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How can I find the the first substring until I find the first digit?

Example:

my $string = 'AAAA_BBBB_12_13_14' ;

Result expected: 'AAAA_BBBB_'

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2  
What have you tried? –  Carl Norum Mar 23 '12 at 15:23
1  
Wow. Every answer so far is wrong. –  brian d foy Mar 23 '12 at 19:02

4 Answers 4

up vote 1 down vote accepted

Judging from the tags you want to use a regular expression. So let's build this up.

This gives us the following regular expression:

^\D+

Which we can use in code like so:

my $string = 'AAAA_BBBB_12_13_14';
$string =~ /^\D+/;
my $result = $&;
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if you use : /(\d)/ - regex, which search FIRST digit in string and after this you have $` - var, which contain string before matching –  gaussblurinc Mar 23 '12 at 15:30
    
@loldop - That method fails if the string has no digits to match as it returns a blank string rather than the whole string. –  Dave Webb Mar 23 '12 at 15:40
    
it isn't a task (find a first digit) and if there're no digits, his program will do something else: $str =~ /(\d)/ and foo($`) or foo2(); –  gaussblurinc Mar 23 '12 at 15:47
1  
You have a couple problem here. First, Perl only sets the match variables on a successful match, so you need to check the result of the match operator so you don't get left over values from previous matches. Second, the $& is going to slow down all your matches with it's very well known performance issue. You don't need it here. Just use a capture. –  brian d foy Mar 23 '12 at 19:01

Most people got half of the answer right, but they missed several key points.

  • You can only trust the match variables after a successful match. Don't use them unless you know you had a successful match.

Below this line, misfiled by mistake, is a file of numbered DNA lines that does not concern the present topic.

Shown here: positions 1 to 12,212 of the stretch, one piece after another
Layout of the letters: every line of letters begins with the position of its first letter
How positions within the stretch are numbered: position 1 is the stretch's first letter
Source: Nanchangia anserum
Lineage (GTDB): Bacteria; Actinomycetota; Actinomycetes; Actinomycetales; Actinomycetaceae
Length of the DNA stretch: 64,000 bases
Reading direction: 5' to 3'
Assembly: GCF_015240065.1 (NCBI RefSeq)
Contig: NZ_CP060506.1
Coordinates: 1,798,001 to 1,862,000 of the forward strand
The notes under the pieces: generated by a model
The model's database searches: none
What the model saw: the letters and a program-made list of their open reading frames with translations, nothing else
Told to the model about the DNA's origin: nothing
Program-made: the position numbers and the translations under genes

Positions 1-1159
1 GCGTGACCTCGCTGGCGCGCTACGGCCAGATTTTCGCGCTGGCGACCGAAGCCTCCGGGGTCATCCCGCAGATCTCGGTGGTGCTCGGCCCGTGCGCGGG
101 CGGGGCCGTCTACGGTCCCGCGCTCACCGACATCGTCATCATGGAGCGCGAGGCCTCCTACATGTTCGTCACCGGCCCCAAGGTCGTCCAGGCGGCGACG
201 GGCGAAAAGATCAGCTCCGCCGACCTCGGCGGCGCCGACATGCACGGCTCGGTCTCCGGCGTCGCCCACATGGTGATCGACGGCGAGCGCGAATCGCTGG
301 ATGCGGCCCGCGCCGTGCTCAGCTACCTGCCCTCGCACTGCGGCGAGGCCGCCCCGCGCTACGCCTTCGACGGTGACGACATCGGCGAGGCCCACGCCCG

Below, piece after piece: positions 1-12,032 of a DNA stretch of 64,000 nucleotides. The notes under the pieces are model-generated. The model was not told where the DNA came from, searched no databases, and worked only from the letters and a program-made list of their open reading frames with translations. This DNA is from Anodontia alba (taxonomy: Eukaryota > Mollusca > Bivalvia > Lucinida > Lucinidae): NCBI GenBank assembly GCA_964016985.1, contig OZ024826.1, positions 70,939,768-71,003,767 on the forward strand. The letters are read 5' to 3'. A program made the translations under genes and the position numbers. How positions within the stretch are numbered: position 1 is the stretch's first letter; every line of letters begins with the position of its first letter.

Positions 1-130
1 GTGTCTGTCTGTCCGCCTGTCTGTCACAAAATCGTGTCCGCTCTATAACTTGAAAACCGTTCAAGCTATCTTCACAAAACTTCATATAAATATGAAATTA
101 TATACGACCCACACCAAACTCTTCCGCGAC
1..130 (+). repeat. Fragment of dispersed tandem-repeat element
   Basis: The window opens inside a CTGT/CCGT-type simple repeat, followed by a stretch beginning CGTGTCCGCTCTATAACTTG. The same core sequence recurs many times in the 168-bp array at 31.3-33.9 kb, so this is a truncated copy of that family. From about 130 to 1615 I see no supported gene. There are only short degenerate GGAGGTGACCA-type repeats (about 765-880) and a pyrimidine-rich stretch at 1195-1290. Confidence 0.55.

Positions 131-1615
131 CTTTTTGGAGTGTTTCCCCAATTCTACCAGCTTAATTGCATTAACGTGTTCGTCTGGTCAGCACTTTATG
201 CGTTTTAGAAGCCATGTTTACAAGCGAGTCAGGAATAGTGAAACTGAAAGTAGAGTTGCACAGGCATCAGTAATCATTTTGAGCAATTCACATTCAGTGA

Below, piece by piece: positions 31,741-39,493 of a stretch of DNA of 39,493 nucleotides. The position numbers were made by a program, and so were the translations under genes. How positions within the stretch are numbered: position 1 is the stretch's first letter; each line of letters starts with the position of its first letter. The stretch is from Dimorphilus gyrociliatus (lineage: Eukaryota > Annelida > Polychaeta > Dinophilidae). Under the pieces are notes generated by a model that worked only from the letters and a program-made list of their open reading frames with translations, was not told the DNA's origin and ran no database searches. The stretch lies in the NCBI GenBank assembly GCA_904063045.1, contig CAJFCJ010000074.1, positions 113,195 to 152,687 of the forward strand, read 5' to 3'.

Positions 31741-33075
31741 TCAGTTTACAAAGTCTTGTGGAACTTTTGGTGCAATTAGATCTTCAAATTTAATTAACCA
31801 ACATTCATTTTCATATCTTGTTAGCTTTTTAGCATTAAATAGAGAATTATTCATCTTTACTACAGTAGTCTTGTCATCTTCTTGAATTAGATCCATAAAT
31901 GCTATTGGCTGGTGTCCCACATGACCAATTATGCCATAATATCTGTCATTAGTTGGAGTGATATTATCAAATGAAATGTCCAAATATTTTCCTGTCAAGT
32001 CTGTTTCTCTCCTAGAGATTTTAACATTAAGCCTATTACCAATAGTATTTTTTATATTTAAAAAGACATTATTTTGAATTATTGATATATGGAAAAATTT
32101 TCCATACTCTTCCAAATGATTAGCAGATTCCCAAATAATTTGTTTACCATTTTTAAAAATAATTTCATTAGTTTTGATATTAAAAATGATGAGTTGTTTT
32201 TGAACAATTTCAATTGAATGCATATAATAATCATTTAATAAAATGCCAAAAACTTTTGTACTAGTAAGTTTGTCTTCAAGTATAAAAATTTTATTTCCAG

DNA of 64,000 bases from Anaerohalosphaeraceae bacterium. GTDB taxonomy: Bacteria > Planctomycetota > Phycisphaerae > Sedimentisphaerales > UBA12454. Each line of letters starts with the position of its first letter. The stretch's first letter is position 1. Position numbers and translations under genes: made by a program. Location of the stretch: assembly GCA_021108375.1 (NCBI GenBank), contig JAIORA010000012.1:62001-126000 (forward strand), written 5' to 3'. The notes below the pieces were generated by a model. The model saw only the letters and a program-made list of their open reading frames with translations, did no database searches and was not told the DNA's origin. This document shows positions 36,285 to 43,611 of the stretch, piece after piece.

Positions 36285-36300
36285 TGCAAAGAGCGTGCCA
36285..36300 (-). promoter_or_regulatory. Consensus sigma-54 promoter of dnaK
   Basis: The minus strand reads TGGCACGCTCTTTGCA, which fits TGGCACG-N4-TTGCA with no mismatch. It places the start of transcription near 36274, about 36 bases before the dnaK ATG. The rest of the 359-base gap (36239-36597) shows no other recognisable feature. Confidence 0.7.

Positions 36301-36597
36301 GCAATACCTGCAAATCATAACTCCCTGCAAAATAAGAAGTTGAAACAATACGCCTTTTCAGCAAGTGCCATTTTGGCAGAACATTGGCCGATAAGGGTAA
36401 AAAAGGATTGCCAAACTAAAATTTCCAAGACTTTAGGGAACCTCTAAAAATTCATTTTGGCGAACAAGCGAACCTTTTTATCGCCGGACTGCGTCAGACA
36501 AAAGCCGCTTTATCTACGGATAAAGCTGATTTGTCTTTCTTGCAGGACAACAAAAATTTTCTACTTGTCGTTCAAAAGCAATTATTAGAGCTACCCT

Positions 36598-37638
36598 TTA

• The $&, $``, and$'` have well known performance penalties across all regexes in your program.

  • You need to anchor the match to the beginning of the string. Since Perl now has user-settable default match flags, you want to stay away from the ^ beginning of line anchor. The \A beginning of string anchor won't change what it does even with default flags.

This would work:

my $substring = $string =~ m/\A(\D+)/ ? $1 : undef;

If you really wanted to use something like $&, use Perl 5.10's per-match version instead. The /p switch provides non-global-perfomance-sucking versions:

my $substring = $string =~ m/\A\D+/p ? ${^MATCH} : undef;

If you're worried about what might be in \D, you can specify the character class yourself instead of using the shortcut:

my $substring = $string =~ m/\A[^0-9]+/p ? ${^MATCH} : undef;

I don't particularly like the conditional operator here, so I would probably use the match in list context:

my( $substring ) = $string =~ m/\A([^0-9]+)/;

If there must be a number in the string (so, you don't match an entire string that has no digits, you can throw in a lookahead, which won't be part of the capture:

my( $substring ) = $string =~ m/\A([^0-9]+)(?=[0-9])/;
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I kinda like /\A(\D*)/ && $1 myself. Don’t see why to bother with a /(pat)/ ? $1 : undef most of the time, given that && $1 is usually good enough. People don’t use && as much for its string potential as they could. –  tchrist Mar 23 '12 at 22:28
  $str =~ /(\d)/; print $`;

This code print string, which stand before matching

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$str =~ /(\d)/; print $` –  gaussblurinc Mar 23 '12 at 15:26
2  
This doesn't work if the string has no digits in it. For example if $string = 'AAAA_BBBB' I would expect 'AAAA_BBBB' to be returned but this returns an empty string as there is no digit to match. –  Dave Webb Mar 23 '12 at 15:39
    
$str=~/(\d)/ and print $` or print $str; –  gaussblurinc Mar 23 '12 at 15:43
1  
You have a couple problem here. First, Perl only sets the match variables on a successful match, so you need to check the result of the match operator so you don't get left over values from previous matches. Second, the $` is going to slow down all your matches with it's very well known performance issue. –  brian d foy Mar 23 '12 at 19:01
perl -le '$string=q(AAAA_BBBB_12_13_14);$string=~m{(\D+)} and print $1'
AAAA_BBBB_
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1  
You need to anchor that match so you start from the beginning of the string instead of perhaps matching non-digits after the first digit. –  brian d foy Mar 23 '12 at 19:11

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